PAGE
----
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How to Treat Anxiety Disorder

Tuesday, 28 Jun 2011 04:28 PM

There is currently no cure for Generalized Anxiety Disorder, but if you are diagnosed, a doctor can treat your symptoms. Treatment for anxiety aims to restore a person’s ability to function normally during everyday activities. Reducing or eliminating the symptoms of GAD is the key to treating the condition.

Once you have been diagnosed with Generalized Anxiety Disorder, your doctor will most likely recommend psychotherapy, medication, or a combination of the two. It may take a little trial and error to find the best treatment plan for your anxiety.

Several different types of medications are employed during the treatment of anxiety including:

• Antidepressants: These medications can balance brain chemicals, or neurotransmitters, which are thought to play a part in anxiety disorders.

Antidepressants commonly used to treat anxiety include:

- Fluoxetine (Prozac)
- Paroxetine (Paxil)
- Escitalopram (Lexapro)
- Sertaline (Zoloft)
- Venlafaxine (Effexor)
- Imipramine (Tofranil)
- Clonazepam (Klonopin)
- Lorazepam (Ativan)
- Diazepam (Valium)
- Chlordiazepoxide (Librium)
- Alprazolam (Xanax)

These medications can be habit-forming and may cause drowsiness, reduced muscle coordination, and problems with balance or memory.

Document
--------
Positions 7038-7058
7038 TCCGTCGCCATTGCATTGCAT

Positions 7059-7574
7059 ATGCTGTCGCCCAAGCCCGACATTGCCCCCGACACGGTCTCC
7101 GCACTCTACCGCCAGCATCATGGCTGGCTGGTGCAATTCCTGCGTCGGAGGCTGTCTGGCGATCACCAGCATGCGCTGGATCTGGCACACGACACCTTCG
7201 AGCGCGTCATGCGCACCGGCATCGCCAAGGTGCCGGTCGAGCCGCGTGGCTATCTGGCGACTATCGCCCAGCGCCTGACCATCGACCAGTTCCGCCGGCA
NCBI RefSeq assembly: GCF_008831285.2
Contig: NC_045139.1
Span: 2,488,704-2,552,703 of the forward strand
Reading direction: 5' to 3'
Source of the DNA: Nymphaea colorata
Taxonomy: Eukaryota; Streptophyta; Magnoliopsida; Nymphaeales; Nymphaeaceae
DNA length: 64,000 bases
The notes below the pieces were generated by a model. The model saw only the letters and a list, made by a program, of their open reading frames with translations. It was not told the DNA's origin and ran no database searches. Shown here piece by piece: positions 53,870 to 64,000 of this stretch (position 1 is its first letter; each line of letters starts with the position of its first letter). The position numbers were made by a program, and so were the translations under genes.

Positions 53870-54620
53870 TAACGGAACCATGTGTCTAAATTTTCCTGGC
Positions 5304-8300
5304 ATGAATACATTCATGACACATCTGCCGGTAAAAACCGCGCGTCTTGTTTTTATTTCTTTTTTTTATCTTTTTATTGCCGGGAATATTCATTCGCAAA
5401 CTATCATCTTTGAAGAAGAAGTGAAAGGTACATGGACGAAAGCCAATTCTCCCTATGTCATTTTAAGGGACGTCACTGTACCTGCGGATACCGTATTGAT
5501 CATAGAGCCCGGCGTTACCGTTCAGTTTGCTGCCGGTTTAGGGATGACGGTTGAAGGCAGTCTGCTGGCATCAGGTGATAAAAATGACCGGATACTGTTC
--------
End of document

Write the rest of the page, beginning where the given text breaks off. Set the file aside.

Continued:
Psychotherapy is another method of anxiety treatment. Also called talk therapy or psychological counseling, psychotherapy deals with identifying underlying stressors and concerns that may contribute to anxiety. Once these are discovered, behavioral changes are encouraged that will help a person better cope with feelings of worry.

Cognitive behavioral therapy (CBT) is a common type of psychotherapy used to treat GAD. Mostly used for short-term treatment, CBT teaches specific skills that allow an individual to identify negative thoughts and behaviors and replace them with positive ones. CBT helps to reduce stress and encourages patients to realize that they can take more control over their lives by altering the way they respond to stressful or undesirable situations.

If you have been diagnosed with Generalized Anxiety Disorder, see your health care provider to figure out the right treatment for you.

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